The Battle for Habbaniyah

After the coup and the escape of the Regent, British reinforcements from India were dispatched to Basrah where they disembarked and retook Shaibah airfield. Rasid Ali retaliated by forbidding any further movement of British troops to reinforce Habbaniyah.  A weak battalion of British Infantry was flown from Basrah to Habbaniyah.
Ali then raised the stakes by ordering a full Iraqi Brigade to occupy and subdue the RAF base.

Map showing the positioning of forces during the Battle of Habbaniyah
Map showing the positioning of forces during the Battle of Habbaniyah.

On the 29th April 1941, over 250 women and children were evacuated from Baghdad to Habbaniyah because of the worsening security situation in the city. Later in the day, large numbers of Iraqi Army began to move westwards, reported by the British Embassy in the city, to the base. By 03:00hrs on the 30th 2 brigades of Iraqi infantry had deployed on the high ground to the South of Habbaniyah while a further brigade deployed at Ramadi 16 miles to the West. With the Euphrates levees breached, it meant that the base was effectively surrounded with its back to the river. Simultaneously the oil fields at Kirkuk were seized by the Iraqis and closed and the flow to Tripoli opened effectively switching sides.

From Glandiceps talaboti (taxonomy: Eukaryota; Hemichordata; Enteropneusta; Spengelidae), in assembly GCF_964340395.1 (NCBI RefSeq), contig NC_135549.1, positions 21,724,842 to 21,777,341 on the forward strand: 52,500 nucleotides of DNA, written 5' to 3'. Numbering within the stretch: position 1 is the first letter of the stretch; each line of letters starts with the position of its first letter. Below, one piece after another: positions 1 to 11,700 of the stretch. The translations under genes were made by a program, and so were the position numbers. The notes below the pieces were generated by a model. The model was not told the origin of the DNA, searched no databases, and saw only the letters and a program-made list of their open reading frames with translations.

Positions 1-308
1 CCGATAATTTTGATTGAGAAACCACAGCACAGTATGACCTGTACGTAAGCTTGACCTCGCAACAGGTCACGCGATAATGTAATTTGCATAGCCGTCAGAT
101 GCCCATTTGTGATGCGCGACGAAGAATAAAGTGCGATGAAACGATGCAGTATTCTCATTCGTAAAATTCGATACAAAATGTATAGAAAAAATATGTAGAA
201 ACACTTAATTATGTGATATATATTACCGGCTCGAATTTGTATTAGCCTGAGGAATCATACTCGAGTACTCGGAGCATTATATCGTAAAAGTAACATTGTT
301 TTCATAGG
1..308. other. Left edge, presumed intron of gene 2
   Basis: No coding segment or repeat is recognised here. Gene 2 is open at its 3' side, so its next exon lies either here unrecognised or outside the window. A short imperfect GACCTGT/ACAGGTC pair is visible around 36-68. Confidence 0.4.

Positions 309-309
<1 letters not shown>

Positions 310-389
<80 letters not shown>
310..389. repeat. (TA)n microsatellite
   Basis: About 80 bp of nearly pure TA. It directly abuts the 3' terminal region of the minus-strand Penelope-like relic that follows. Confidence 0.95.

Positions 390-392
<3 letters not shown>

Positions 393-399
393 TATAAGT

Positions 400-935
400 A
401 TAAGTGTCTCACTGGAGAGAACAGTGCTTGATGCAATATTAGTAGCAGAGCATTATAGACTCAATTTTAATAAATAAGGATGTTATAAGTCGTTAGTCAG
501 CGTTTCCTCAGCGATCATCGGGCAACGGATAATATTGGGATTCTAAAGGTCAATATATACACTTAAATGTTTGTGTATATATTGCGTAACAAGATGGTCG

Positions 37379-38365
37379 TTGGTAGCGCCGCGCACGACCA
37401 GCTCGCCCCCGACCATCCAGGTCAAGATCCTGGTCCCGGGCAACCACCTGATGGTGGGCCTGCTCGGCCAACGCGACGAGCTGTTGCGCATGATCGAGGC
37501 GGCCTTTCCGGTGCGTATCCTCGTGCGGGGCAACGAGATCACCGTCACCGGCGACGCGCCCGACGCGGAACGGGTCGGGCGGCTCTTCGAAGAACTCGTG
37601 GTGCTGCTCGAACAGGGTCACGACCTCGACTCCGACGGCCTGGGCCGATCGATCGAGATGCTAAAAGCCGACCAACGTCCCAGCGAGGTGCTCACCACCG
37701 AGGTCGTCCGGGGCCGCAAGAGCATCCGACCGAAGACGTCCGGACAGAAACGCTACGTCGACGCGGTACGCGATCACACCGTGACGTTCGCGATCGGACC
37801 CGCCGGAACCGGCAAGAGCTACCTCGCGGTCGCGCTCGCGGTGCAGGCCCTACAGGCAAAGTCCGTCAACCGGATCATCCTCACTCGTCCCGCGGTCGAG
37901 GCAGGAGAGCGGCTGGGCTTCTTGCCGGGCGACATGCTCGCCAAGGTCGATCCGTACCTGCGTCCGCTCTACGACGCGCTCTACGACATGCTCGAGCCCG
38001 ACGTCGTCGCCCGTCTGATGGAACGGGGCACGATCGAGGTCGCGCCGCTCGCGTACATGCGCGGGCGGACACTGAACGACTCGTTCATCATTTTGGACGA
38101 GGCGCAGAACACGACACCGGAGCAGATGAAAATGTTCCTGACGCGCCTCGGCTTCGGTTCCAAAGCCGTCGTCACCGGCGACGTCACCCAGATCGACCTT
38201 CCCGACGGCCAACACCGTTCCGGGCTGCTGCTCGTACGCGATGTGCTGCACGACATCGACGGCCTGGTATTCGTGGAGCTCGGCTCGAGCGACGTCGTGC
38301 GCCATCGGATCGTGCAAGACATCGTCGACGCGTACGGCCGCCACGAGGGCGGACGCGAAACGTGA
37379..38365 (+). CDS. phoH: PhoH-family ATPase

The base was now overlooked from the high ground by at least 1000 Iraqi troops with artillery, armoured cars and light tanks, with the full support of the Iraqi Air Force. By the 2nd of May that force had grown to 9000. The Iraqi High Command then informed that all training was to cease and that any flying would bring down artillery fire from the Plateau.  Air Vice Marshal Smart informed them that any interference would be classed as an act of war. Smart considered his only chance would be the launch of a pre-emptive strike against his much better equipped and populous enemy. He did so with his tiny force at 5:30am on the 2nd. The action was continuous all day with artillery and air attacks by the Iraqis and further bombing raids by the British. As darkness fell, 1 ACC and the Levies dominated the no mans land with aggressive patrolling. 4 further days of fighting and attrition on both side followed. Reinforcement of the Iraqi troops on the escarpment went ahead and were subjected to further but dwindling attacks by the RAF’s surviving aircraft. On the 6th of May for inexplicable reasons the Iraqis gave up and retreated, streaming away from the plateau, harassed by air attacks and shell fire. Lack of morale caused by lack of supplies and water and reluctance to fight their erstwhile allies took toll of the attackers. The defenders of Sin El Dhibben were more stubborn and it took 2 companies of the Kings Own and Levies, fired in by the armoured cars of 1 ACC, to clear the village. A further large armoured column was destroyed coming from Fallujah from the air and the siege was to all intents and purposes done. 1 ACC reconnoitred the escarpment the next day and its was deserted. The Iraqis had suffered major looses in materiel, captured when they folded their tents, and between 500 and 1000 dead against 13 killed and 21 wounded.